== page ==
Short essays by Douglas Winslow Cooper, Ph.D., the author of TING AND I: A Memoir of Love, Courage and Devotion, published in September 2011 by Outskirts Press (Parker, CO, USA), available from outskirtspress.com/tingandi, Barnes and Noble [bn.com], and Amazon [amazon.com], in paperback or ebook formats. Please visit us at tingandi.com for more information.
Tuesday, September 27, 2011
WHY DOUG LOVES TING
Published at asiancemagazine.com
Why are couples with a Caucasian male and an Asian female relatively common? There has been much discussion of this in asiancemagazine.com, which is “connecting Asian American women to the world.” I will approach this issue cautiously, telling you why one Caucasian male, “Doug,” loves one Chinese American female, “Ting,” Tina Su Cooper, my wife. It is one side of one story, but I think it has some broader validity.
Let’s rule out obsession. None of my other near-loves was of Asian extraction. I found Nancy Kwan lovely, but so were Debbie Reynolds, Audrey Hepburn, and Grace Kelly, rather different types. My girlfriends ranged from the buxom to the slender, slender prevailing. Some were Christian, as I was, some Jewish. No strong patterns emerge, though my first wife was slender, dark-haired, quiet, Christian, more rational than emotional, much like Tina though Caucasian.
I met Tina Han Su (born Su Ting-ting, Kunming, China, 1944) in Chinese class at Cornell. She entered mid-year, having learned some Mandarin at home. Her parents were Professor and Mrs. G.J. Su, and they were among only a few Chinese families in Rochester, NY. Professor Su taught chemical engineering. Mrs. Su, a headstrong Chinese daughter from the merchant Qiao family [Google “Qiao Family Compound”] was a trained chemist who stayed at home for her family of five. They prized education and achievement, values my own family held as well. Tina and I share many values.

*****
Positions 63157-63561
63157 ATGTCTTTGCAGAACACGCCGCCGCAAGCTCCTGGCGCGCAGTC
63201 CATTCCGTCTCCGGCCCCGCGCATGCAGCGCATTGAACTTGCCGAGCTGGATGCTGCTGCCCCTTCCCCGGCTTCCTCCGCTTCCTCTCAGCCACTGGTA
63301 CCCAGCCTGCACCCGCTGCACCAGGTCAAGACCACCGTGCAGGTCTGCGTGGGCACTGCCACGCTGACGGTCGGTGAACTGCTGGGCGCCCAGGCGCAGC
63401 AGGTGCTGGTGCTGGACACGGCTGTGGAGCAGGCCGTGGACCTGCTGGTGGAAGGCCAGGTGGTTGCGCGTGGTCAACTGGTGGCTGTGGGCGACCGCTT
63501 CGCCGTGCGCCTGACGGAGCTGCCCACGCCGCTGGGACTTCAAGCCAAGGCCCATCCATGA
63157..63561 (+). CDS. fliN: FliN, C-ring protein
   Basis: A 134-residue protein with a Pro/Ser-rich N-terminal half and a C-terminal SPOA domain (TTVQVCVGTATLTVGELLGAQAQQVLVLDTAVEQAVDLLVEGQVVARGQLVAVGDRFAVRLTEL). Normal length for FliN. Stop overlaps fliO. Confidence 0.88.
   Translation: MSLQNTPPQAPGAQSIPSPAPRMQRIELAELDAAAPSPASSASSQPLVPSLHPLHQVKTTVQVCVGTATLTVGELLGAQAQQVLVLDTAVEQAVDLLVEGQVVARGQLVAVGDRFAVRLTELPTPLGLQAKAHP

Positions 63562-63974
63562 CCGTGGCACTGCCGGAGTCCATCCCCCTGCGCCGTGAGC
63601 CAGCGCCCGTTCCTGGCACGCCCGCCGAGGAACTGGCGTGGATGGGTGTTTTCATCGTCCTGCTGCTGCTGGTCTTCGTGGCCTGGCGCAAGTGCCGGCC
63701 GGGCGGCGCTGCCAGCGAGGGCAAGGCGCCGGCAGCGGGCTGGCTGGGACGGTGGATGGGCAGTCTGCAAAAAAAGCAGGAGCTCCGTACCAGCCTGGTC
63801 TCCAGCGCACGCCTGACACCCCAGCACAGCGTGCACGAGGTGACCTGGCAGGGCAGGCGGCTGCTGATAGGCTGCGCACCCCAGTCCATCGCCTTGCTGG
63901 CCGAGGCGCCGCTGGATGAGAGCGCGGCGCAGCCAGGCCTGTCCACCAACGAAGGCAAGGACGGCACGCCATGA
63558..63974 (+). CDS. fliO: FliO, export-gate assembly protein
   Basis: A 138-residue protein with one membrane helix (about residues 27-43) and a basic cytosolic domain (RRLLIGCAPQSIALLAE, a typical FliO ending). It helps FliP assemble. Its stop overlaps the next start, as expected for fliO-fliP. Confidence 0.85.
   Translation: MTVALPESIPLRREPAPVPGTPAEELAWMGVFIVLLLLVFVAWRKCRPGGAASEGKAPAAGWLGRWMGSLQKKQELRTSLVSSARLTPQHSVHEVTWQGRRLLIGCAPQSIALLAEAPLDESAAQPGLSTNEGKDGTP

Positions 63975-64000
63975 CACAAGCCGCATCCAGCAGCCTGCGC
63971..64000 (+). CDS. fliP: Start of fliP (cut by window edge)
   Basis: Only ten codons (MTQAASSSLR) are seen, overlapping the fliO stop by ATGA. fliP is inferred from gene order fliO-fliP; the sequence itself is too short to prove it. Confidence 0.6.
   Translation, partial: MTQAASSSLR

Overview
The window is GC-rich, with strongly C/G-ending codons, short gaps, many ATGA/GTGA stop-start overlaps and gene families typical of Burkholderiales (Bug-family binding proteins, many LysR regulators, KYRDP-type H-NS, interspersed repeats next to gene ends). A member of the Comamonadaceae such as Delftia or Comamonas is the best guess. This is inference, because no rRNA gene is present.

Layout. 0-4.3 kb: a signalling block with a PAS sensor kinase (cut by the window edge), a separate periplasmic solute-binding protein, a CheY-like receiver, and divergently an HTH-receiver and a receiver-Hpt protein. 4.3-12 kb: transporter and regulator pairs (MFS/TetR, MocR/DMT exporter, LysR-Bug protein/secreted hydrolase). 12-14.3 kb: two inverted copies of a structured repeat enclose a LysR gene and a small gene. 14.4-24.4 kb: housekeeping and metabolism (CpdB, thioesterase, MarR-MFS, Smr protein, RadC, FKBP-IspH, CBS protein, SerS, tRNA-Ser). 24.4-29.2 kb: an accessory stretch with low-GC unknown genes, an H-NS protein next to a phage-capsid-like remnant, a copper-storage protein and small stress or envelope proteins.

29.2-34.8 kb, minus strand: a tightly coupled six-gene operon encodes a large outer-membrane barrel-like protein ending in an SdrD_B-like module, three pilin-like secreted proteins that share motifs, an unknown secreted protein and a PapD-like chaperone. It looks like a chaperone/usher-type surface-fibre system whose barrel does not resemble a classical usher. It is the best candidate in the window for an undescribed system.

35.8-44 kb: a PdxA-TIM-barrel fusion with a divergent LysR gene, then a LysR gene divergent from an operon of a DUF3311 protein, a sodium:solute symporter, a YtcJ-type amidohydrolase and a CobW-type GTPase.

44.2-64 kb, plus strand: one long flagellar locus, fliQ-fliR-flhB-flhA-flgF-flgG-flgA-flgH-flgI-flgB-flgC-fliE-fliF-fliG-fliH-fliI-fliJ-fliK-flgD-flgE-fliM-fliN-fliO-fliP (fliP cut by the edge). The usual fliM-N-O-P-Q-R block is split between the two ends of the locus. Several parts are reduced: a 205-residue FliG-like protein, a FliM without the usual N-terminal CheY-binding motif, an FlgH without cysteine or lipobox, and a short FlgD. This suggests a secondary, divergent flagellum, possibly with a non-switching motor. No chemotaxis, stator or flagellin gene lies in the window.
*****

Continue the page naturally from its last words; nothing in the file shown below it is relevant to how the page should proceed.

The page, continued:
At first sight, I found Tina beautiful, the essence of femininity. A portrait photograph taken when she was 23, shows loveliness, serenity, warmth. Many people have commented to me on her beauty. I plead guilty to superficiality, It is easier to fall in love with a beautiful girl than a homely one. She had a slender but definitely feminine figure that she did not show off. Her modesty was appealing. Her middle name, “Han,” is Mandarin Chinese for “reserved.” She dressed carefully, neatly, and appropriately. She was “pretty to walk with, witty to talk with.” I was proud to be seen with her, proud of her as a person.
True to the Chinese American stereotype, as recently portrayed in Amy Chua’s Tiger Mom, Tina and her siblings were sent to study music after school. Tina graduated from twelve years of piano at Rochester’s eminent Eastman School of Music. She had a debut recital with the Rochester Civic Orchestra. She loved to play piano, and she played exceptionally well. What does such an accomplishment do for a person? Did it contribute to her sense of self-worth, her serenity? Much as my modest success in high school football gave me a feeling of masculine achievement that was valuable to me apart from my academic success, so her piano mastery supported her self-confidence, as an addition to her academic honors. When the sororities at Cornell interviewed candidates for membership, all those who had met her invited Tina to join. She was clearly among life’s winners.